The Malta Independent 21 April 2024, Sunday
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Daphne law: EU approves new anti-SLAPP laws, protecting against cross-border lawsuits

Tuesday, 27 February 2024, 13:27 Last update: about 3 months ago

The European Parliament has approved new anti-SLAPP laws which will protect critical voices from the intimidation tactics of cross-border lawsuits.

The European Parliament approved with 546 votes in favour, 47 against and 31 abstentions a new law, agreed with the Council on 30 November 2023, to ensure individuals and organisations working on matters of public interest such as fundamental rights, allegations of corruption, protection of democracy or the fight against disinformation are given EU protection against unfounded and abusive lawsuits.

The protection will apply to all cross-border cases except when both the defendant and claimant are from the same EU country as the court or when the case is only relevant to one member state.

MEPs ensured victims are more robustly protected by introducing two safeguards - early dismissal if the case is unfounded, and the possibility to ask the claimant to pay the estimated costs of proceedings, including legal representation of the defendant, and damages.

If the defendant requests an early dismissal, it will be up to the claimant to prove that there are grounds for proceedings to continue. The court may also impose other penalties on claimants, who are often politicians, corporations or lobby groups, such as ordering them to pay compensation for damages.

To avoid forum shopping - when the claimant picks the jurisdiction where their chances of success are the highest - the new rules ensure that third-country judgments in unfounded or abusive proceedings against individuals or institutions from the EU will not be recognised.

EU governments will also make sure that potential victims of abusive lawsuits can access information in a single place on procedural safeguards and remedies, including legal aid and financial and psychological support. Member states will have to ensure legal aid is provided in cross-border civil proceedings. They should also publish all final judgments in SLAPP (strategic lawsuits against public participation) cases and gather detailed data about them.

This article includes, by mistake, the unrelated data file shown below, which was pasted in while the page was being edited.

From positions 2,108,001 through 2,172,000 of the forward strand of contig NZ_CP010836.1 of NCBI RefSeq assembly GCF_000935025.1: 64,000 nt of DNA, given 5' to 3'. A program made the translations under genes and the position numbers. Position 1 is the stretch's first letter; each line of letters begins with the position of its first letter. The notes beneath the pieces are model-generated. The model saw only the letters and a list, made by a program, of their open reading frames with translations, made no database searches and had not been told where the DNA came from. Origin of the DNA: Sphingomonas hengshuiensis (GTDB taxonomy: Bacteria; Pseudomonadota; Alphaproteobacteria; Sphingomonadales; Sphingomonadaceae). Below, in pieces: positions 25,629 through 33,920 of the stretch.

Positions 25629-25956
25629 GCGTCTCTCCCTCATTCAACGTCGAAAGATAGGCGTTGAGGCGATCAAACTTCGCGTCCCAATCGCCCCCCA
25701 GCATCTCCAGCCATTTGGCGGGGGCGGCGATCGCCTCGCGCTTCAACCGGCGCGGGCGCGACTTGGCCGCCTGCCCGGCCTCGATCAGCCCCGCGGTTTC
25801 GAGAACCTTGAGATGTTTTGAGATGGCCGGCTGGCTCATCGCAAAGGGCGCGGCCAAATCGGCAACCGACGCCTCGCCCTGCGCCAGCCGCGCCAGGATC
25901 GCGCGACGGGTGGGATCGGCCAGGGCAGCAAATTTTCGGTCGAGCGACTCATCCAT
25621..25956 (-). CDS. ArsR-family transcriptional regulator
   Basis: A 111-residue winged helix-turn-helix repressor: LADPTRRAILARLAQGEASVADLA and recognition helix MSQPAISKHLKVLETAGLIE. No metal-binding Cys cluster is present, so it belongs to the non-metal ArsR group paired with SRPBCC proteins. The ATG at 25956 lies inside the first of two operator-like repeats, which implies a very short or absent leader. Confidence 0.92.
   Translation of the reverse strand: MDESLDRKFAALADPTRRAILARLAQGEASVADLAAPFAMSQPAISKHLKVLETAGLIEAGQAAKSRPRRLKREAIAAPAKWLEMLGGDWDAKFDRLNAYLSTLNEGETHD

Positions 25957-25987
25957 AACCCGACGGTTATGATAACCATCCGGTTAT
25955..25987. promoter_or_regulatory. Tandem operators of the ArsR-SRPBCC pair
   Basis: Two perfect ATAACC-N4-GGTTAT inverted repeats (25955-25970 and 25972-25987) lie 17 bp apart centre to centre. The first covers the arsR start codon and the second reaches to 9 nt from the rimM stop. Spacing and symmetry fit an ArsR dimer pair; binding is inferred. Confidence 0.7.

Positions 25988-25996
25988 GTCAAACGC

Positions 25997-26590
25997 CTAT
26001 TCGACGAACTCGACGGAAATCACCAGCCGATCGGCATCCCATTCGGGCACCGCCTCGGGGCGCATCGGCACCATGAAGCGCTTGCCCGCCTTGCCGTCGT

“It has taken 6 years but we have finally have a European Anti-SLAPP Directive,” stated David Casa, who was the first MEP to call for this directive in early 2018 and has been campaigning for it ever since.

Casa commented on the Anti-SLAPP Directive directly after the European Parliament gave its final approval on the agreement reached. It is now set to become law.

Casa started his campaign after Maltese media houses received threatening letters from Pilatus Bank in the aftermath of the assassination of Daphne Caruana Galizia. The letters demanded that media houses alter their content or face financially crippling legal action in other jurisdictions. Mr Casa had labelled such action as ‘abusive’ and tantamount to the ‘harassment of the free press’.

“Initially our main hurdle was finding a legal basis that would empower the EU to legislate. Thanks to the work of Vice President Věra Jourová, that hurdle was overcome. But it is true that the EU could only go so far, and the Directive primarily caters for cases that have a cross-border element.

“This is why together with the Directive, the Commission also issued a Recommendation which makes it clear that the provisions of the Directive should also be applied to purely domestic cases. We must work hard to ensure that this happens all across the EU and especially in Malta,” Casa declared.

The Directive will ensure that there is an early dismissal mechanism for SLAPP cases, that SLAPP judgements coming from outside the EU will not be enforced, and that effective financial consequences are imposed on those who use SLAPP.

“That Daphne’s Law is now a reality is a substantial achievement. But we must now ensure that it is worthy of the name it has been given, also by securing a transposition that caters for all SLAPP cases - even those that are entirely domestic.”

Casa thanked the Parliament’s negotiating team for its work in securing the Parliament’s priorities. He called on the Maltese government not to delay the transposition and to withdraw its own SLAPP cases against Maltese media houses, such as those related to fighting freedom of information requests.

“While we fight for stronger laws and protections, the bottom line is that a government antagonistic to press freedom is harmful for our democracy.”

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